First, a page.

From Tar Valon Library
Author: Kyria d'Oreyn
The Oath Rod is a ter'angreal that makes oaths sworn upon it unbreakable. It is a smooth, ivory-white cylinder, a foot long and wrist-thick with odd, cursive script carved on one flat end. It feels almost like glass, cool to the touch. It is activated by a thin thread of Spirit added to the numeral three that is carved into it (ACoS, Ch. 40).
During the Age of Legends, such ter’angreal were simply called binders (ACoS, Ch. 20), and were used on criminals to stop them from repeating their crimes. It was a severe punishment (TWoRJTWoT), as binding a channeler cuts their in half and their faces take on an ageless look with the years (WH, Ch. 10; CoT, Ch. 18).
At least two have survived the Breaking, the Oath Rod in the Tower, with the numeral three carved on one end, which some seem to believe stand for the Three Oaths, and one binder in Therava's possession with the numeral one hundred eleven (TPoD, Ch. 11). According to Sammael, these two apparently only work on female channelers (ACoS, Ch. 40). If the rods were numbered according to the order in which they were made, another one hundred nine such rods would exist.
Each oath sworn upon the rod makes the skin feel uncomfortably tight, as if your flesh is being compressed; the first oath spoken is always the tightest and the feeling will not completely cease for a year, even after Healing (NS, Ch. 11; TPoD, Ch. 26).
A simple promise is enough to make the oath work; unintentional words or lies are disregarded; for example, when Galina swears to obey the Shaido Wise Ones, she tags on the phrase "Under the Light and by my hope of salvation and rebirth," even though she believes in neither, and the oath still settles upon her (TPoD, Ch. 11). Any vow must be obeyed; it is physically impossible to do otherwise. If sworn to obey another person absolutely, one carries out that person's every command, willingly or not (TPoD, Ch. 26).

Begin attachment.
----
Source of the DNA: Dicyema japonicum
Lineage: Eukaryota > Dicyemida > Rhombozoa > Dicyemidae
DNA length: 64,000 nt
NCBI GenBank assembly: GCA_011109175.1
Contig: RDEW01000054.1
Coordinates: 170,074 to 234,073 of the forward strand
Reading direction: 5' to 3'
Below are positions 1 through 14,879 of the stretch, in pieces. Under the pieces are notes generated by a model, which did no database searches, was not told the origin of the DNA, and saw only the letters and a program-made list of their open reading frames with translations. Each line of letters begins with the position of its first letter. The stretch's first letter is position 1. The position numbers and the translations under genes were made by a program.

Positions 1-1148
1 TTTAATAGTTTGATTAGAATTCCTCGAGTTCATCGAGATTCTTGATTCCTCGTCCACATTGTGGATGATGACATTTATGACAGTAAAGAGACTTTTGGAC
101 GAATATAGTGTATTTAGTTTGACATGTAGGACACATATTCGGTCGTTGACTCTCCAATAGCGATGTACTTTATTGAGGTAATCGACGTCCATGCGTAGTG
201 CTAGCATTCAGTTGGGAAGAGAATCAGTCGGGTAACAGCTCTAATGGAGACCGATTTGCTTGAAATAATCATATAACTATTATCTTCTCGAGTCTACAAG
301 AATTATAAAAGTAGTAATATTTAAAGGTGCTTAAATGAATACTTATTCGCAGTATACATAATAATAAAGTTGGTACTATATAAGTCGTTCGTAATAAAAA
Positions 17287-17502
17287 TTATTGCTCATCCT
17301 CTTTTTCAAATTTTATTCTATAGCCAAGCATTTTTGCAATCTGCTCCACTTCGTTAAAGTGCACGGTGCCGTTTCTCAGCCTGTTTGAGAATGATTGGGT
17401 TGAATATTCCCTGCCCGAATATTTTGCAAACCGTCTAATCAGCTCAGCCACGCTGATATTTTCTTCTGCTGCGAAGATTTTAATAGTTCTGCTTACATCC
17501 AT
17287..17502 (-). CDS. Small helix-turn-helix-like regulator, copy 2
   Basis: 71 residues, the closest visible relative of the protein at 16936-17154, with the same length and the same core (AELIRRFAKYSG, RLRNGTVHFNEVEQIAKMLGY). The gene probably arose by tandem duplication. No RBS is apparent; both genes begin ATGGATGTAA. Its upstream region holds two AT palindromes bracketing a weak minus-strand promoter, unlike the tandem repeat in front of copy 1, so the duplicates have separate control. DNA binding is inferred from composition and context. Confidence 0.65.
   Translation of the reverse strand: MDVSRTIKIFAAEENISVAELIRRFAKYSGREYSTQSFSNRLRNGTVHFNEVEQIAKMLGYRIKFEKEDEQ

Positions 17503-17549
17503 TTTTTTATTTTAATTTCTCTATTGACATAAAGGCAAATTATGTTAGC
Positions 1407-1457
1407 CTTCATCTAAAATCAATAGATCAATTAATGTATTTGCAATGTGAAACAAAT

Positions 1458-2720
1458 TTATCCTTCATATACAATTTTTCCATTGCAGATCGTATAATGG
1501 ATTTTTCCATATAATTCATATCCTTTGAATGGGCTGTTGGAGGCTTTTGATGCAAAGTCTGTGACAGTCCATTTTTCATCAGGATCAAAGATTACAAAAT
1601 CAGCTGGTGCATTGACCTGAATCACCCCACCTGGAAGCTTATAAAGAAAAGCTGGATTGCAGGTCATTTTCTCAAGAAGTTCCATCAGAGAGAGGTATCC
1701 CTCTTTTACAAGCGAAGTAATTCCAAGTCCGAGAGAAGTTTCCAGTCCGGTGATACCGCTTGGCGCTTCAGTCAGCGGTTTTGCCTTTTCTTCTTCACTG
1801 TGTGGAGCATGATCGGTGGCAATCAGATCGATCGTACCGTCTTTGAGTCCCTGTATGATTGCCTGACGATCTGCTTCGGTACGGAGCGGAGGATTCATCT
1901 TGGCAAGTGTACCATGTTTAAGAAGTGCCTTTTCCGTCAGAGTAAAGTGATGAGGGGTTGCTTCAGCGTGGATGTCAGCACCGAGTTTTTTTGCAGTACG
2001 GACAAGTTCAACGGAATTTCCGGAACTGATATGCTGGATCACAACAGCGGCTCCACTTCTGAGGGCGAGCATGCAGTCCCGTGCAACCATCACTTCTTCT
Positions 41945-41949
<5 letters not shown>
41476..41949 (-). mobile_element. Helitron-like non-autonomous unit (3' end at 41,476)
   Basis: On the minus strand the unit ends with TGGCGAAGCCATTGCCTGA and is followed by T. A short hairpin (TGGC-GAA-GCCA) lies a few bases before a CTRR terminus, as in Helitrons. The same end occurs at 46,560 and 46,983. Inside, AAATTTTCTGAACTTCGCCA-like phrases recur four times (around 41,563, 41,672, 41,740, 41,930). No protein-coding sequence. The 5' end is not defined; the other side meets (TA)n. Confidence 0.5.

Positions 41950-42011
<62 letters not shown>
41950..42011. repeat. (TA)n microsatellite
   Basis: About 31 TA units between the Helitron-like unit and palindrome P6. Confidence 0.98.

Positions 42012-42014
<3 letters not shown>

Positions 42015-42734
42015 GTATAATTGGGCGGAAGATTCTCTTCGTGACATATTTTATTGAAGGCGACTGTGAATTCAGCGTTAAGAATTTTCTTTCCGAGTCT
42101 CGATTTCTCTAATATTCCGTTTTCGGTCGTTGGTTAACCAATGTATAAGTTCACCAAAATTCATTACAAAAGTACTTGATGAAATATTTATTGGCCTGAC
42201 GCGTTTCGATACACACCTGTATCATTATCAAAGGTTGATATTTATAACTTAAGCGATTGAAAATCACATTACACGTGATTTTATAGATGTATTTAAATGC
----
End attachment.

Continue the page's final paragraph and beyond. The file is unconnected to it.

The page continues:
Although it is not common knowledge, any oath sworn on the rod can be removed again, but it is a very painful experience; it leaves Pevara and Seaine weeping (TPoD, Ch. 26) and Talene screaming her lungs out (WH, Prologue). Galina asks herself whether it is possible to remove the oath sworn on Therava's binder with the Oath Rod (KoD, Prologue). Additionally, stilling or being burned out forcefully removes the Oaths as well (TFoH, Ch. 26).
If someone is sworn to obey more than one person, only the one who initially gave an order can apparently undo it (TPoD, Ch. 26).